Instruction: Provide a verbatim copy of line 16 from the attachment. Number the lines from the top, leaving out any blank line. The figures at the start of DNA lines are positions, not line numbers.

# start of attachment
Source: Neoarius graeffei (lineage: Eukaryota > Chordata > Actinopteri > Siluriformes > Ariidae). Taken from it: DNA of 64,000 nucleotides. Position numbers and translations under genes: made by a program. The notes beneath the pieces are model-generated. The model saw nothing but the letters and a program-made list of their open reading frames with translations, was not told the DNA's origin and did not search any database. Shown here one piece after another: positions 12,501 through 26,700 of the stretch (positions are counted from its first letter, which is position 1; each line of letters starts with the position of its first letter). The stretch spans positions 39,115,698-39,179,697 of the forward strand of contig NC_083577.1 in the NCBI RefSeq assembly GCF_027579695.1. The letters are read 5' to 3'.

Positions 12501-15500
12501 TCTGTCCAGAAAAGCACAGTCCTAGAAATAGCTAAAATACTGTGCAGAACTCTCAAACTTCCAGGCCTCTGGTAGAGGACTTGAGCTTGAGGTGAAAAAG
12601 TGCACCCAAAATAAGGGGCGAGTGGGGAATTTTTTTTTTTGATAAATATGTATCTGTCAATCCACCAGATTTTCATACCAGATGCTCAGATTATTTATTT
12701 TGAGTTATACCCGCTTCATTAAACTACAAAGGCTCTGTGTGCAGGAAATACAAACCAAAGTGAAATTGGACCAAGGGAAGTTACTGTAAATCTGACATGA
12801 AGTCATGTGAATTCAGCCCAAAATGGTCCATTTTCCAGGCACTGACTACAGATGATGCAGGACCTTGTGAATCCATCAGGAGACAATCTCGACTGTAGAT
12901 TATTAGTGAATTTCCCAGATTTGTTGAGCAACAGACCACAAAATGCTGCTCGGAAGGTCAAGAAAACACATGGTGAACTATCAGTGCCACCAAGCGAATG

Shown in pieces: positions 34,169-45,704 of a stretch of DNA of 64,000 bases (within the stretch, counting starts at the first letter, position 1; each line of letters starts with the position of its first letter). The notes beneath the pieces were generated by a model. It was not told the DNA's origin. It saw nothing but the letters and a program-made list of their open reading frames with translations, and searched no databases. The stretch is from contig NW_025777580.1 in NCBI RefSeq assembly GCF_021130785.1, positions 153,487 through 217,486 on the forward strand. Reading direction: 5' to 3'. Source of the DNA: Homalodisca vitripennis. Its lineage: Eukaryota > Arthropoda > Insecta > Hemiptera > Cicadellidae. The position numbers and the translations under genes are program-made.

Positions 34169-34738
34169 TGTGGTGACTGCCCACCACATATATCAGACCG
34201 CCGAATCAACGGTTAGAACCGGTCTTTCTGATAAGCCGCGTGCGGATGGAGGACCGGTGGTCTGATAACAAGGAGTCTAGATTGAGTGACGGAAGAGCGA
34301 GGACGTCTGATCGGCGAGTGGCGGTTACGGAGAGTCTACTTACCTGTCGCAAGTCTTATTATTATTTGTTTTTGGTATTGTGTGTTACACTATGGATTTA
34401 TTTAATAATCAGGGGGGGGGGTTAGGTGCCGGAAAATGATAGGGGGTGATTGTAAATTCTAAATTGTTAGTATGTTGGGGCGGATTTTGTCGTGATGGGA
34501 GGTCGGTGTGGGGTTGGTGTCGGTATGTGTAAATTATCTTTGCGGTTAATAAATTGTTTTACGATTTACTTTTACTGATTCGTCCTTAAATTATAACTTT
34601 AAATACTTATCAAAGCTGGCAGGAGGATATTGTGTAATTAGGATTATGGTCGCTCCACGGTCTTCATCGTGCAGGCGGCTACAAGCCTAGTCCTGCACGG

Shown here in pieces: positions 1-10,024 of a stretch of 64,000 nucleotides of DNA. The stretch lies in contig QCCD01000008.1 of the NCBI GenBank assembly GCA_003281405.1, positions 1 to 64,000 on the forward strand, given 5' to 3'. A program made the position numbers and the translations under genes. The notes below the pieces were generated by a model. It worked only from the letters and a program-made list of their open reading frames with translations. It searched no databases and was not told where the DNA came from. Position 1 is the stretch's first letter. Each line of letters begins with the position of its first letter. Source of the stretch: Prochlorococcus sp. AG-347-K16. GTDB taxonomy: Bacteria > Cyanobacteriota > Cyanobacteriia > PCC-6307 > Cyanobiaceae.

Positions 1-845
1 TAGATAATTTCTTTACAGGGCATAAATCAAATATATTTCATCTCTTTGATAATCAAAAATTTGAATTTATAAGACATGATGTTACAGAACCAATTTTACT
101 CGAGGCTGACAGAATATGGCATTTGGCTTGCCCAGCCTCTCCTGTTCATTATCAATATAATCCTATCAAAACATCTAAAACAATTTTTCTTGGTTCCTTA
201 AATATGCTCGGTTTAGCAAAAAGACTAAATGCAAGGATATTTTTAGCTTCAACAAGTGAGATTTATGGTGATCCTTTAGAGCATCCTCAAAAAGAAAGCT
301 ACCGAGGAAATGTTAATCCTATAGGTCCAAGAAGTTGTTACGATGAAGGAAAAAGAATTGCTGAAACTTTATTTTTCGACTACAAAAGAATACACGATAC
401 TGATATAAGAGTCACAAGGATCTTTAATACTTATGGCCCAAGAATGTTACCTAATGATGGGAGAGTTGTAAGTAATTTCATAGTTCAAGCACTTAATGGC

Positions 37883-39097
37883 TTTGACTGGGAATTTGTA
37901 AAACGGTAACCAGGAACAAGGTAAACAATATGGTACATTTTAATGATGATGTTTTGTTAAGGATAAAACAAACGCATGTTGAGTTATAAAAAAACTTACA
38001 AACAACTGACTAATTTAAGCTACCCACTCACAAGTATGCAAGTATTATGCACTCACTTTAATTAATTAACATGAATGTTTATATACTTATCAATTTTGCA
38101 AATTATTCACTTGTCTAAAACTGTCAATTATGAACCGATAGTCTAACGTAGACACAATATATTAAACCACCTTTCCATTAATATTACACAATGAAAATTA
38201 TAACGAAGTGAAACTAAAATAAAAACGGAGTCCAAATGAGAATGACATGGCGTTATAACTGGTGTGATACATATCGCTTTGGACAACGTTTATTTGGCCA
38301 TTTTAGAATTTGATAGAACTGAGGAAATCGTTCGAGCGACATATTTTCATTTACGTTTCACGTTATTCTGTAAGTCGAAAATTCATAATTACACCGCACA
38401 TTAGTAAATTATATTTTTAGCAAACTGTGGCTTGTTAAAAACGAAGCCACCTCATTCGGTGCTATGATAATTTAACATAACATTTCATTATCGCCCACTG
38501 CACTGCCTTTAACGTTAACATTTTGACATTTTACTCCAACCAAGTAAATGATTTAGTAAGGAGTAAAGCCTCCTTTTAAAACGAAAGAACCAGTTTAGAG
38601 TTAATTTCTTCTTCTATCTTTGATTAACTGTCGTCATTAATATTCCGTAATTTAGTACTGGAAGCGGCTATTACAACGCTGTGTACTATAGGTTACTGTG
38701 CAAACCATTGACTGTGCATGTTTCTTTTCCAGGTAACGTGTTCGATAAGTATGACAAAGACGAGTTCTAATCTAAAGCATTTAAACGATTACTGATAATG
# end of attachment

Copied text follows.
Shown here in pieces: positions 1-10,024 of a stretch of 64,000 nucleotides of DNA. The stretch lies in contig QCCD01000008.1 of the NCBI GenBank assembly GCA_003281405.1, positions 1 to 64,000 on the forward strand, given 5' to 3'. A program made the position numbers and the translations under genes. The notes below the pieces were generated by a model. It worked only from the letters and a program-made list of their open reading frames with translations. It searched no databases and was not told where the DNA came from. Position 1 is the stretch's first letter. Each line of letters begins with the position of its first letter. Source of the stretch: Prochlorococcus sp. AG-347-K16. GTDB taxonomy: Bacteria > Cyanobacteriota > Cyanobacteriia > PCC-6307 > Cyanobiaceae.